Evidence of fraud and abuse revealed in a recent Inspector General Report on Chicago Public Schools, coupled with the inherent unfairness of the current system of state education funding, has prompted a renewed push to prioritize reforms that would treat students fairly across Illinois.
Lawmakers said the report from the Chicago Board of Education’s Office of the Inspector General raises concerns that downstate and suburban school districts are being penalized. That is because scarce education dollars are wasted, while the current allocation system allows Chicago schools to make an end-run around the formulas that all other school districts fall under.
Some of the problems uncovered in the report included cases where “ghost students” were added to inflate a high school’s enrollment numbers and gain funding for added positions, travel expenses were falsified, fraudulent free-lunch and reduced-lunch program applications were submitted, and residency rules were violated.
Bipartisan committee said to end special Chicago grant
For many lawmakers, the report simply underscored the need to adopt a bipartisan recommendation to end the special grant allocations for Chicago schools and bring all schools under a single formula.
The Chicago Public Schools block grant awarded Chicago schools $477 million for the 2012-2013 academic year—nearly double what they would have received if they were reimbursed the same way as other schools across the state. If the same funding formula was used, Chicago schools would have only received $252 million.
Concealed-carry permits in the mail
As nearly 3,000 sports and gun enthusiasts converged on the Capitol March 5 for their annual lobby day, it was with the knowledge that Illinois had finally joined 49 other states in authorizing its citizens to carry concealed handguns in public.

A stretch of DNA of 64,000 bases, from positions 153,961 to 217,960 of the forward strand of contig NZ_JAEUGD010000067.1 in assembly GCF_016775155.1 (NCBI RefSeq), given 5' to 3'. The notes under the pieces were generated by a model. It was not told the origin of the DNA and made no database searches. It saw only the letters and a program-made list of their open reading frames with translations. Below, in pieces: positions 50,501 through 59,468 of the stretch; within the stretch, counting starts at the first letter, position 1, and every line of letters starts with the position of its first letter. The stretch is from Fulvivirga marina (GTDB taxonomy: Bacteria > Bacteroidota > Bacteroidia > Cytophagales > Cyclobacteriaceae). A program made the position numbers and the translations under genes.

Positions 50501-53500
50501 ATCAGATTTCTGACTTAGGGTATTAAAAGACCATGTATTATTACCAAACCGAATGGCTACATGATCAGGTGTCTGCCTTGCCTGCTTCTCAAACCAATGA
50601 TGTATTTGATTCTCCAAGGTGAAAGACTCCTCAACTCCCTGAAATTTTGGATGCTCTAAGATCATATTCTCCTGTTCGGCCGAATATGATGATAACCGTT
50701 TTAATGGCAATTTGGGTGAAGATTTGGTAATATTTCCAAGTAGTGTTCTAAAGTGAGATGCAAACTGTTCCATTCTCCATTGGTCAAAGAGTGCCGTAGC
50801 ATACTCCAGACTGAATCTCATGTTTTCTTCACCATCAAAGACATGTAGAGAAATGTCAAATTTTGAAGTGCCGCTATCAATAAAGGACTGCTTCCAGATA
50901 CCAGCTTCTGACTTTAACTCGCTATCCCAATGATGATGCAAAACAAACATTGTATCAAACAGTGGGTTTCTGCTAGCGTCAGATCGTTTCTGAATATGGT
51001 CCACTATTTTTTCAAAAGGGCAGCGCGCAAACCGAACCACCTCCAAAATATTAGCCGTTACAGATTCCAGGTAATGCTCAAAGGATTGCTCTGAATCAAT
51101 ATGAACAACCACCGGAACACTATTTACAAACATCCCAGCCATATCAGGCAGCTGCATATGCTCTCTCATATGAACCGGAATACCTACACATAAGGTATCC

Indeed, more than 5,000 concealed-carry permits had been mailed out by the end of February.
On March 6, the state Capitol hosted hundreds of Future Farmers of America (FFA) members from across Illinois who were in Springfield for the annual Illinois Ag/FFA Legislative Day.
The Senate paused briefly to welcome State FFA president Sam Detwiler of rural Flanagan, along with other members of the FFA who were visiting.
Bills approved, sent to House
The Senate approved and sent to the House several dozen measures during the week ending March 7. A full list can be found on the Senate Action Page of the Senate Republican Web site. Listed below are some of the more notable measures.
Sex Offender Unemployment Reporting (SB 2912): Requires that a registered sex offender who loses his or her employment must report in person to the law enforcement agency with which he or she last registered his or her loss of employment within three days of that loss of employment.
Proof of License Plate Renewal (SB 2802): Allows a printed receipt of an online license plate renewal to be used as proof of renewal until the physical sticker is received in the mail.
Drones (SB 2937): Prohibits a law enforcement agency from using a drone owned by a private third party to acquire information (with certain exceptions). An amendment allows the use of a drone without a search warrant, if law enforcement is using a drone during a disaster or public health emergency (flood, tornado, earthquake, etc.).
Off Highway Vehicle Stamp (SB 2633): Sets a new price of $10 for ATV Usage Stamps for vehicles with engine capacities of 75 cubic centimeters and below. Current law is $15 for all Usage Stamps, and this price would be kept in place for vehicles with an engine capacity exceeding 75ccs.
Extending Probation (SB 3074): Allows a court to extend a defendant's term of probation or conditional discharge that was concurrent to, consecutive to, or otherwise interrupted by a prison term, if needed to provide additional time to complete an order of restitution.
(More details on these and other legislative initiatives)